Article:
It's nice, but a bit of a dozer. It's running almost entirely on gentle, well-observed charm, without much help from the plot. Our friends from Tamako Market are back, to tie up the romantic loose ends from the TV series. (Everyone's older. They're about to graduate from school and either go to university or work.)
The royal family of Dera, Choi and Mochi appear, but only in a mildly silly cutaway. (It's the opening. I'm not sure that was the best choice, although there's nothing wrong with the scene.)
The main film exists on two levels. One is just cute, good-natured friends hanging out together. Kanna is the film's secret weapon, thanks to Juri Nagatsuma's dozy line delivery, but Aya Suzaki's performance as Tamako herself is also unmistakable. Tamako becomes less bubbly in the second half, albeit for understandable reasons.
The other half of the film is Mochizou's love confession to Tamako. Will it happen? Will he chicken out? Will it kill their friendship? Will Tamako freak out? She's always been extremely childlike, after all, and even here her innocent interest in arse mochi and boob mochi shows how oblivious she is to thoughts like that. Anko was always more mature than her sister, despite being six years younger. Then, of course, there's Midori. The film never says explicitly that she's a lesbian in love with her best friend, but it's also very obviously placing her as the silent third member of the triangle.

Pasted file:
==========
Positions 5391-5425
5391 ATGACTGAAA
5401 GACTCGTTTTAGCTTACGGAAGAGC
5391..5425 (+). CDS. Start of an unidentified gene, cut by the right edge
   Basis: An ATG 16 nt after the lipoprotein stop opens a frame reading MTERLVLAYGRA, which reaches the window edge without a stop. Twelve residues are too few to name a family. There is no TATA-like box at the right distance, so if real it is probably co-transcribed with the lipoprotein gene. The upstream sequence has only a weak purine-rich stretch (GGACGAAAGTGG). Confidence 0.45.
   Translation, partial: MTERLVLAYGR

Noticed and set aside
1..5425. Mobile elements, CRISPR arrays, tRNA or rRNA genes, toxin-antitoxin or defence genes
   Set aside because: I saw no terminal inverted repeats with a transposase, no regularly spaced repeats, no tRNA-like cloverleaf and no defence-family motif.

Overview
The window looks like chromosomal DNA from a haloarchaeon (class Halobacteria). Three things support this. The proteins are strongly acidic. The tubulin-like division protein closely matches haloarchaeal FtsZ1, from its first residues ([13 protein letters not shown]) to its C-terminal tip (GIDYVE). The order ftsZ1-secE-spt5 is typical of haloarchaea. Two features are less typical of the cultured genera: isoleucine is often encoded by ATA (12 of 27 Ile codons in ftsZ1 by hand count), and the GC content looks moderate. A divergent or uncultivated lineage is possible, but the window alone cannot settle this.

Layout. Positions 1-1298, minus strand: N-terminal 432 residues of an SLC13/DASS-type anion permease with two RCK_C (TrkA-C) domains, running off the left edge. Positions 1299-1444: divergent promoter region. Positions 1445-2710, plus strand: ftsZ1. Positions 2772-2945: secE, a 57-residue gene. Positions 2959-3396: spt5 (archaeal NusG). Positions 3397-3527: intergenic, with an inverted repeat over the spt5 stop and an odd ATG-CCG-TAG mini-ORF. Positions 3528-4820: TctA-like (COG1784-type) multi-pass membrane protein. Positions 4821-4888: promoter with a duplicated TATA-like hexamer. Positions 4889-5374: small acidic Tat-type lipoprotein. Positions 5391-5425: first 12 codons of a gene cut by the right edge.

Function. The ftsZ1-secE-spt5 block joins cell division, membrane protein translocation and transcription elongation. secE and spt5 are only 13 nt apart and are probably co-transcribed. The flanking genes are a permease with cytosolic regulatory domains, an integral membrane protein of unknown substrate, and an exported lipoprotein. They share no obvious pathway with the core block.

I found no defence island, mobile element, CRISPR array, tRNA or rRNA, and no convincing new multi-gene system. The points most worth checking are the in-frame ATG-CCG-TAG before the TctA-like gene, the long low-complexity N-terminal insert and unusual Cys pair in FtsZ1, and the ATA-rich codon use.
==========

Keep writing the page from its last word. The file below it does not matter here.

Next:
You don't need to watch this film. It's nice, but low in substance. The ending's so far away from traditionally dramatic high stakes that it's as if Kyoto Animation were deliberately avoiding them, to make a point. (Mochizou could have been about to transfer away for real, but it would have felt a little corny and much more contrived than what we have here.) It's pleasant. It's very well animated. You never believe for a moment that the happy ending won't come. I enjoyed it, but I also don't expect to rewatch it, or indeed its parent series.